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Hazard Prevention and Control

Hazard prevention and control is one of the four elements of the Occupational Safety and Health Administration's (OSHA’s) Voluntary Protection Programs (VPP). Once an organization identifies workplace hazards through the worksite analysis element of OSHA VPP, this element is necessary to prevent, correct, or control worksite hazards.

Please see the following SMCX-developed presentations for more information on specific HP&C topics:

In an effective safety management system, the hazard prevention and control process includes:

  • Use of the hierarchy of controls to reduce the risk of known hazards
  • Hazard control programs (e.g., hazard communication, respiratory protection) meeting regulatory compliance and undergoing periodic review
  • A hazard tracking system to monitor identified hazards until they are corrected
  • Documentation of hazard controls in work procedures (e.g., job hazard analyses, standard operating procedures)
  • Follow-up evaluations to ensure implemented hazard controls are effective
  • Implementation of the OSHA process safety management regulation, as applicable
  • A disciplinary system enforcing safety and health rules equally between all employees and managers
  • An emergency management system which includes written emergency procedures, annual evacuation drills for all personnel on each work shift, and the communication of emergency responsibilities and information to all personnel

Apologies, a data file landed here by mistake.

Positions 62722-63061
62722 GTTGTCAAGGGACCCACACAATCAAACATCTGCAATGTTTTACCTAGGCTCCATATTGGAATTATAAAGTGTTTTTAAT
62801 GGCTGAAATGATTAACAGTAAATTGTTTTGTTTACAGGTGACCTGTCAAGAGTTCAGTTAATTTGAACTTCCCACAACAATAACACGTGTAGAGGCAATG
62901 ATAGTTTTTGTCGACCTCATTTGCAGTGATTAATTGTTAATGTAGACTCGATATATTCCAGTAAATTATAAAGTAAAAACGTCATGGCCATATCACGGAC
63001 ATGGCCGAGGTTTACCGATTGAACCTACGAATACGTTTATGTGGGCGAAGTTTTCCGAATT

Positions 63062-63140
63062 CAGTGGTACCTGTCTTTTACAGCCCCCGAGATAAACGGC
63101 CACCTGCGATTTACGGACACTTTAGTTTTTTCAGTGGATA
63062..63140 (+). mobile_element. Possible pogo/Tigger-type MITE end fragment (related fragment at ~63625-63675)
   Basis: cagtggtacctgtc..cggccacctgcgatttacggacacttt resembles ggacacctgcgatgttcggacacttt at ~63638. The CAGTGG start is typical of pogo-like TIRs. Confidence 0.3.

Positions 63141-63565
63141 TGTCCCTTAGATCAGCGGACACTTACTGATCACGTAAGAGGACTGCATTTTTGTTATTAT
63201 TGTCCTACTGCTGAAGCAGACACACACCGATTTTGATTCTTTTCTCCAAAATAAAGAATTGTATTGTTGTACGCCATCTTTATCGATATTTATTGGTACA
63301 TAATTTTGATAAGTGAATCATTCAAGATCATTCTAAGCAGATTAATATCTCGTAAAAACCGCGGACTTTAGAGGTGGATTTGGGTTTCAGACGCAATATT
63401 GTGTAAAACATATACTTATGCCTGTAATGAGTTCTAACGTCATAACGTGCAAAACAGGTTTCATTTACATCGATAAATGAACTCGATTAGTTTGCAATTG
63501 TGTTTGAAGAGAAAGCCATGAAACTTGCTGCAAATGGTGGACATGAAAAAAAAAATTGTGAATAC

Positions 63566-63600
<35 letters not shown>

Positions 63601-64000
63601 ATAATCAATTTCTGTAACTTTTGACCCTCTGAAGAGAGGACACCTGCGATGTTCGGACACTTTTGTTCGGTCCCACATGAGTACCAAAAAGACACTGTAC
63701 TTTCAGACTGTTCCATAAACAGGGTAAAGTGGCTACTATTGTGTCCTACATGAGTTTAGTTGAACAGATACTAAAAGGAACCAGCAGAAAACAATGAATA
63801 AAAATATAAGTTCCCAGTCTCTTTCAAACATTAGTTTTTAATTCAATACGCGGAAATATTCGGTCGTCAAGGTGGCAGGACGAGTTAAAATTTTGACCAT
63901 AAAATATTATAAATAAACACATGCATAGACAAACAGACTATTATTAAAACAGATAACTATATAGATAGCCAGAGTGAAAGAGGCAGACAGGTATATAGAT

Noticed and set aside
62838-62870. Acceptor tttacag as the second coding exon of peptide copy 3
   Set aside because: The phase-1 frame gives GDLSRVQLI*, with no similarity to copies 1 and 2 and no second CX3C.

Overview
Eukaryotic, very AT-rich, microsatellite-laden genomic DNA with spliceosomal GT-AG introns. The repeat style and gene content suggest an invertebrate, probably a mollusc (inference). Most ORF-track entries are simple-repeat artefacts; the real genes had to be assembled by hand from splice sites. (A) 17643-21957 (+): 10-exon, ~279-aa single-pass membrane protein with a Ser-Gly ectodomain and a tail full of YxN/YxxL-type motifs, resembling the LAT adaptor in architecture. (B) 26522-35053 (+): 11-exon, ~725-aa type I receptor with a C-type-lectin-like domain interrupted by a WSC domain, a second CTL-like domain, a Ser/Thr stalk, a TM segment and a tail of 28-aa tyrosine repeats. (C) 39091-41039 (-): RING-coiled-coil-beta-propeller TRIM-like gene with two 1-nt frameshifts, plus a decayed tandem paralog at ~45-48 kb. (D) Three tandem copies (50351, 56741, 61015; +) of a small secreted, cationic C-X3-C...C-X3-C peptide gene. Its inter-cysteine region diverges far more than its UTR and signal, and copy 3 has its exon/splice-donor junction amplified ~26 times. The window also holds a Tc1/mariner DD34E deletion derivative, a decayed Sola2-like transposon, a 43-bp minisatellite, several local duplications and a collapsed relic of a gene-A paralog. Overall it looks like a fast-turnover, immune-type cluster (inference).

• A preventive maintenance system that schedules routine maintenance and monitoring for all safety-critical facility items (e.g. sprinkler systems, emergency lighting) and workplace equipment (e.g., machine guards, ventilation, emergency stops)
  • A personal protective equipment (PPE) process that aligns with OSHA requirements (e.g., use, limitations, maintenance, storage, donning/doffing) and includes PPE analysis, selection, and training procedures
  • An occupational health care program tailored to prevent adverse health effects due to workplace hazards and exposures
  • Access to qualified safety and health professionals and other licensed health care professionals
  • OSHA recordkeeping procedures, including a designated and trained OSHA recordkeeper, to document workplace injuries and illnesses